• No experience conducting Wikimedia education projects
  • Not much access to funding
  • Team has little knowledge about the teaching profession in our country
Opportunities Threats
  • Local Wikimedia affiliate can help us connect with other more experienced volunteers
  • Wikimedia regional events are coming up - it's a chance to get more training and connect with other Wikimedians
  • Networking events with education professionals happen frequently in our city
  • Schools tend to prefer trainings offered by old and well-established institutions
  • Generally teachers have a bad impression on Wikipedia and other Wikimedia projects
  • School administrators change quite often, this means there may not be consistent points of contact

Training Needs Assessment[2]Edit

It's a specific inquiry into the kind of capacity development opportunities needed by a team or organization. This is helpful to make decisions and allocate resources to address the gaps in knowledge and skills that the team/organization presents.

Linda Dausend[3] breaks down the process of conducting TNA in 4 basic steps.

1. Start with the bigger organizational picture

In this step, Dausend recommends reflecting on the state of the organization/team: What has been done in the past? What is the vision for the future? In this stage it's important to ask questions that will help us understand what people want to achieve, how the new knowledge and skills will be implemented, and what the big goals of the training program will be. In the case of Alex's team, in this stage they would approach the school they want to work with and find out if there have been previous initiatives similar to what they conducted. They would explore what goals of the school can be aligned to the training they want to provide and identify the knowledge and skills that teachers could gain.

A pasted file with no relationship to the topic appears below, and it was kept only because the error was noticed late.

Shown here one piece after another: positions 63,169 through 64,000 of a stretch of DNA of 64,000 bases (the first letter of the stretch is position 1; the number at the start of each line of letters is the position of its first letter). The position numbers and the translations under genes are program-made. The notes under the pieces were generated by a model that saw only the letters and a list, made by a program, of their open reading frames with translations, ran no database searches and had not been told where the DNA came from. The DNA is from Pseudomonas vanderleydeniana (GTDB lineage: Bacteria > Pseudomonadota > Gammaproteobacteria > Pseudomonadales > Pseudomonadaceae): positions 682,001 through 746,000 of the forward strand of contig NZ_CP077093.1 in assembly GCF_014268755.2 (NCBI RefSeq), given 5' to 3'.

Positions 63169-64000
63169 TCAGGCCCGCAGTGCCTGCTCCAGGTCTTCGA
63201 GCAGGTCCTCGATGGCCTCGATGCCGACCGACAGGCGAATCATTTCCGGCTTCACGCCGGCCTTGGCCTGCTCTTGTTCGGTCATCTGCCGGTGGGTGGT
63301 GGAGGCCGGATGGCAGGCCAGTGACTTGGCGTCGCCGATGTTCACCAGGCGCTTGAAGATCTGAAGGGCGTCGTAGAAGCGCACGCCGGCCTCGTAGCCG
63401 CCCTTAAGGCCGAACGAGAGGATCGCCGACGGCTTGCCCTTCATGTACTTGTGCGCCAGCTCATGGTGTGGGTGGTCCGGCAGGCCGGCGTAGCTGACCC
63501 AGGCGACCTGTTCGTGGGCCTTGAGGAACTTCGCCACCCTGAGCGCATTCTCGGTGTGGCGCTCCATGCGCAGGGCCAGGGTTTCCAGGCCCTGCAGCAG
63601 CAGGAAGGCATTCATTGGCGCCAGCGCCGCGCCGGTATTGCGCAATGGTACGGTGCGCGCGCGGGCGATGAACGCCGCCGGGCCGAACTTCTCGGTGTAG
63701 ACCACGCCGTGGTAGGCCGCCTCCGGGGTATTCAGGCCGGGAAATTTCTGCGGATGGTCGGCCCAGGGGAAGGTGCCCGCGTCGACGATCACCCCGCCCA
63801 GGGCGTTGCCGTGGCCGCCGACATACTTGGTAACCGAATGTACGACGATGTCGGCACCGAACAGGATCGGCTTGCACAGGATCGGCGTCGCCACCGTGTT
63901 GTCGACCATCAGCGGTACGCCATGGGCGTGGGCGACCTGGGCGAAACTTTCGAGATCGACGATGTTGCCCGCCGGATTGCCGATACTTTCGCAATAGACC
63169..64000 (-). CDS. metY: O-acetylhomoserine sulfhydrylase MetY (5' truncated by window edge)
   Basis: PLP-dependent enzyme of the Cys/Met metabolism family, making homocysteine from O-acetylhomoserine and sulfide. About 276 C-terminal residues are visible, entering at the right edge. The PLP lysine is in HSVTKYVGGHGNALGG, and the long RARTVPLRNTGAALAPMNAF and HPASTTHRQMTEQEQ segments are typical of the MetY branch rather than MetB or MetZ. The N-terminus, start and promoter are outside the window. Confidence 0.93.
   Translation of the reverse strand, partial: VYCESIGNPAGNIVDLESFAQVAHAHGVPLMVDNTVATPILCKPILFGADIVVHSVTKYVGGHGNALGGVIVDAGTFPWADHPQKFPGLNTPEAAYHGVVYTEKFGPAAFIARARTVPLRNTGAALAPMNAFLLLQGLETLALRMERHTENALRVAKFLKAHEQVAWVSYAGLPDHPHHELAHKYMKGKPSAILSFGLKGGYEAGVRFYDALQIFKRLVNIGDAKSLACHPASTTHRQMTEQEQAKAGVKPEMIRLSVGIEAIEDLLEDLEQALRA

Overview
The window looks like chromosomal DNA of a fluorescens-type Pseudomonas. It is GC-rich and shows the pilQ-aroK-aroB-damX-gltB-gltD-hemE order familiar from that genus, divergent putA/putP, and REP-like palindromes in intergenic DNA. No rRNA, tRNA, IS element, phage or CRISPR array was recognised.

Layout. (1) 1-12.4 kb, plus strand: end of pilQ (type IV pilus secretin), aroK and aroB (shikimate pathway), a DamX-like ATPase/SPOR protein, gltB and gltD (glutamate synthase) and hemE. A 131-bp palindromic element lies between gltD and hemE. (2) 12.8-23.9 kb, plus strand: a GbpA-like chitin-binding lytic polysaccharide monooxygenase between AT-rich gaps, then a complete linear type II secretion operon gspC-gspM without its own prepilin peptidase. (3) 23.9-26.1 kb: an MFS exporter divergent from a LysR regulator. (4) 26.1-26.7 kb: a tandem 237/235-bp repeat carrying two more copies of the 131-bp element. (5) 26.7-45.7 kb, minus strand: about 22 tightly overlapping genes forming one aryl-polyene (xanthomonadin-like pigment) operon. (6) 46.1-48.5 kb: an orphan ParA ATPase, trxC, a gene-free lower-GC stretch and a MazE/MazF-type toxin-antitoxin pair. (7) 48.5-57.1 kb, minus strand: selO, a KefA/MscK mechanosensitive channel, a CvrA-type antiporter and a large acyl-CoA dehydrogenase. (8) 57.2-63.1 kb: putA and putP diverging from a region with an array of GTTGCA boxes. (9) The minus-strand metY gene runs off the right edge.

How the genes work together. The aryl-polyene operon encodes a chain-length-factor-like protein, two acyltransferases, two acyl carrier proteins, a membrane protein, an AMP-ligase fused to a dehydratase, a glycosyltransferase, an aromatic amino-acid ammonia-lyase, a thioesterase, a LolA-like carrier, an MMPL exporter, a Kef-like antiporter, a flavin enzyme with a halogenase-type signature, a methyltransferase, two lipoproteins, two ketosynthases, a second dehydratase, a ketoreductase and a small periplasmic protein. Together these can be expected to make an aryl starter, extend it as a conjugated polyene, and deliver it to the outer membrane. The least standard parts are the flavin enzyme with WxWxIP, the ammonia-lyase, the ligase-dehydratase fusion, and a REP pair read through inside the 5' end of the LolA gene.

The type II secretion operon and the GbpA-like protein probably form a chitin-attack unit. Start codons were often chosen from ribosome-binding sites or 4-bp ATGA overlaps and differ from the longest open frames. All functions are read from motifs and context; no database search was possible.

2. Understand the current performance

The next step is considering the skills levels of the participants in comparison to the desired level, this would help us identify the needs and define the learning objectives and audience. During this step it's important to define how these skills will be identified and measured, and how the trainers will guarantee reinforcement and sustainability after the training is over. Alex's team, for example, would approach the teachers and conduct surveys to identify the knowledge and skills they possess and the knowledge and skills they wish to gain. This would help them set a baseline with information of the current state of the teachers and set learning objectives to achieve during the training they will implement.